In a major California city in one day more than half a dozen high schools were hit by fake campus intruder reports. The school shootings turned out to be fake, but the trauma is real for all concerned from police to faculty to parents—not to mention students.
Lately, the media, including NPR, has been investigating a series of seemingly connected hoax calls reporting shootings and bomb threats to schools nationwide — a practice called "swatting." The calls prompt a terrifying, resource-heavy emergency response that includes police, SWAT teams, ambulances and more.
On Morning Edition, NPR's Jenna McLaughlin CLICK HERE provides an in-depth analysis of these hoaxes, along with firsthand accounts from individuals at affected schools, who describe how the incidents have shaken impacted communities to the core.
One school leader in San Diego reports the police informed him that so far the majority of these hoaxes have originated in Europe. The caller gave frightening detail to police right down to the school room where the shooting was ongoing and where dozens were being gunned down.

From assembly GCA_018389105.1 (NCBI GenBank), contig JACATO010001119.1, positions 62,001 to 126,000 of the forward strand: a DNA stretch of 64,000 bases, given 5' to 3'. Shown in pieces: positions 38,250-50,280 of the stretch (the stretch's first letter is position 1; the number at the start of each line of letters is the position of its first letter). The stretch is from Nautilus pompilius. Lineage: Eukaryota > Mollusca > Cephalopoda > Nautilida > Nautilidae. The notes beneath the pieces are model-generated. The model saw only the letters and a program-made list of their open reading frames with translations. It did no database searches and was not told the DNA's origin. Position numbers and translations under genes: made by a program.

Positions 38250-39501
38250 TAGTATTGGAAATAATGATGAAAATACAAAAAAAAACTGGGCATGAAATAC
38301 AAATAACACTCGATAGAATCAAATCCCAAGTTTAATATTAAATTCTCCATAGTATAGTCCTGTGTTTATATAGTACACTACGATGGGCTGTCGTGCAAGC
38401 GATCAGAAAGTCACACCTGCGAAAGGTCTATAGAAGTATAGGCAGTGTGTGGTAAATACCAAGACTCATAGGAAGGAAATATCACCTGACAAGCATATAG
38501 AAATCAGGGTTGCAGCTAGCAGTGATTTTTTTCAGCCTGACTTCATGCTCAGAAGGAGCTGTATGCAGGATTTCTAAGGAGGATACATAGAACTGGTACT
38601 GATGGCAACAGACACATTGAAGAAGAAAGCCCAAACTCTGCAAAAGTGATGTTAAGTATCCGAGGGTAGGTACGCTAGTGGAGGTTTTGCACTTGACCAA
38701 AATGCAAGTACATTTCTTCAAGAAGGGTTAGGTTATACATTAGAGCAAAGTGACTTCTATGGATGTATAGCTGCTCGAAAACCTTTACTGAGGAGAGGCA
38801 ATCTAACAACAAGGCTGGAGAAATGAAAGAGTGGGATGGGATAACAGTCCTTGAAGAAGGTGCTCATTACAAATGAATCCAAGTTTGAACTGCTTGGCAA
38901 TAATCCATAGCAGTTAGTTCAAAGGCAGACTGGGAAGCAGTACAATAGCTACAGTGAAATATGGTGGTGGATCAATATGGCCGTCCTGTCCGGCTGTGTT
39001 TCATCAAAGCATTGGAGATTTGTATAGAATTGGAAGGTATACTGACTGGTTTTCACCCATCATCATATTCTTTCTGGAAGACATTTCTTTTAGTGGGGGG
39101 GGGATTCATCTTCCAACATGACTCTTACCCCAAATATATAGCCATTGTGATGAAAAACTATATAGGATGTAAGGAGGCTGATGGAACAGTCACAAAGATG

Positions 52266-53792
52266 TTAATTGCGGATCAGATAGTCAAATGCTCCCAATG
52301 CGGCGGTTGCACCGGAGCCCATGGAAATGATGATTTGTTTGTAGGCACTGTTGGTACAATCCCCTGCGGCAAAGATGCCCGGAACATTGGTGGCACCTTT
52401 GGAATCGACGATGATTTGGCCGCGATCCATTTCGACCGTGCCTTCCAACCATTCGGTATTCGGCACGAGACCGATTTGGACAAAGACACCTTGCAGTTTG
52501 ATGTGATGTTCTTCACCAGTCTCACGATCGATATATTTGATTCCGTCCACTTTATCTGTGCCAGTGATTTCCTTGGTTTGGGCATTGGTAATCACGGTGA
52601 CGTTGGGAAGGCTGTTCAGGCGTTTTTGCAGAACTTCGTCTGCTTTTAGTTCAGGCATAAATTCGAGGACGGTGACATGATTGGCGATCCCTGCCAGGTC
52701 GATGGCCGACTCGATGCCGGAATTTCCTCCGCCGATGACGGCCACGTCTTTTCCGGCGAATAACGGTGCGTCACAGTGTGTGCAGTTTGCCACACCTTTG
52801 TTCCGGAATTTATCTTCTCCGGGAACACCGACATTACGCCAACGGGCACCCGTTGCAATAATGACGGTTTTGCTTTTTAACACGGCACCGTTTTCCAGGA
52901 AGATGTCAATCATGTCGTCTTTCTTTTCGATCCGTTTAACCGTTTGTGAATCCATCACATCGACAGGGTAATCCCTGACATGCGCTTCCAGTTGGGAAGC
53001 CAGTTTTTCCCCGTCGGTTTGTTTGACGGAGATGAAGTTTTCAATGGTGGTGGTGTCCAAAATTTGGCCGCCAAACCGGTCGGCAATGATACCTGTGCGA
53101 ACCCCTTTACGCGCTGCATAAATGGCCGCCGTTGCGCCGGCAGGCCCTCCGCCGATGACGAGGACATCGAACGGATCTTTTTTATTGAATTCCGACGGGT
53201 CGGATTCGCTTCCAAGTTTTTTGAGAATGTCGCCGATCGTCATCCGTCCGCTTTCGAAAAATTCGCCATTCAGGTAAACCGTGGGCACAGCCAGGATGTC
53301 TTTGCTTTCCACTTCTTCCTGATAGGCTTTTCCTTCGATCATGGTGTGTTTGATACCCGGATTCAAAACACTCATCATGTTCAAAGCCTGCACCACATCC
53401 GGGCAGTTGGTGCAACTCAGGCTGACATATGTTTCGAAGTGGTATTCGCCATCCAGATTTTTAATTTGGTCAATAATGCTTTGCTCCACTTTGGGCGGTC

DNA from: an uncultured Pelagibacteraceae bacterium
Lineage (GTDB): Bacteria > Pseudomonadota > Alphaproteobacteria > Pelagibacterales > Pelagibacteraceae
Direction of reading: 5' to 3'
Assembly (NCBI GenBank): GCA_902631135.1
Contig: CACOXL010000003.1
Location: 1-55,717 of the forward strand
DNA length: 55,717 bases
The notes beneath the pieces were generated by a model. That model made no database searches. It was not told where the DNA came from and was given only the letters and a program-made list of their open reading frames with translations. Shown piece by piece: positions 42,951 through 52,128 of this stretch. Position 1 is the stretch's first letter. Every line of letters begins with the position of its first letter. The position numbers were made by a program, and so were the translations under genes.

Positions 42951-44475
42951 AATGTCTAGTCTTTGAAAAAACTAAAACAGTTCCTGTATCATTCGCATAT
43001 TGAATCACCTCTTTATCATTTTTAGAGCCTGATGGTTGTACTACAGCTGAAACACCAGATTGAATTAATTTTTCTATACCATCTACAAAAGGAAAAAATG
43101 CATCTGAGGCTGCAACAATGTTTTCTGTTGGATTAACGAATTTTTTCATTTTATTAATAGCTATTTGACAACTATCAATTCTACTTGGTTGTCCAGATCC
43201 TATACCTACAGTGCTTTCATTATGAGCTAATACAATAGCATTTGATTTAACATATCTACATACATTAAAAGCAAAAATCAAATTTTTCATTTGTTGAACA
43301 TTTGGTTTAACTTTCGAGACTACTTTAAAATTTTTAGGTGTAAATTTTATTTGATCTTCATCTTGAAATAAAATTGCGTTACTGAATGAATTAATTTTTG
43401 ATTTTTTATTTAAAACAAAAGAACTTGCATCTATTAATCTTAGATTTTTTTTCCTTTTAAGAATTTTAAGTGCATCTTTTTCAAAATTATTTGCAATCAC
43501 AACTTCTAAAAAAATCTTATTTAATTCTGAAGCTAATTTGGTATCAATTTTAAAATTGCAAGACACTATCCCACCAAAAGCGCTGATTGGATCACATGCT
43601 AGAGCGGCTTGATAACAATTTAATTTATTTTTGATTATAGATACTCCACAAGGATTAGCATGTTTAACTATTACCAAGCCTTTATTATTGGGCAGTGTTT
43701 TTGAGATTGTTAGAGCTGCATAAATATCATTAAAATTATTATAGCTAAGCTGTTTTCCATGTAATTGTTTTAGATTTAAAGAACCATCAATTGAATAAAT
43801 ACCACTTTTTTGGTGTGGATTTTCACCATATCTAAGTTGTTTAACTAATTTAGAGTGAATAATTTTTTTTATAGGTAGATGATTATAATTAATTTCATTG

Other school leaders charged with school safety remark law enforcement response has been thorough and professional.
As a result, a lot of folks are angry at the hoaxers and point to just another example of how sick the direction of our society continues to evolve, a police spokesman added.
One law enforcement beat reporter in the San Francisco Bay Area pointed out “the taxpayer is the one who gets hit. Our society knows our police state needs fixing, but not to the point where police will be destroyed. Police integrity keeps America from becoming a third world country, where law enforcement is often the enemy. We need to fix our police and give them more training and resources to fight the stupid and criminal elements in our societies. Personally, I will still call the cops if my house is being broken into. I truly believe the vast majority of citizens in this country will do the same. Sadly, there will always be punk elements, but I can sleep at night knowing the police are on the job.”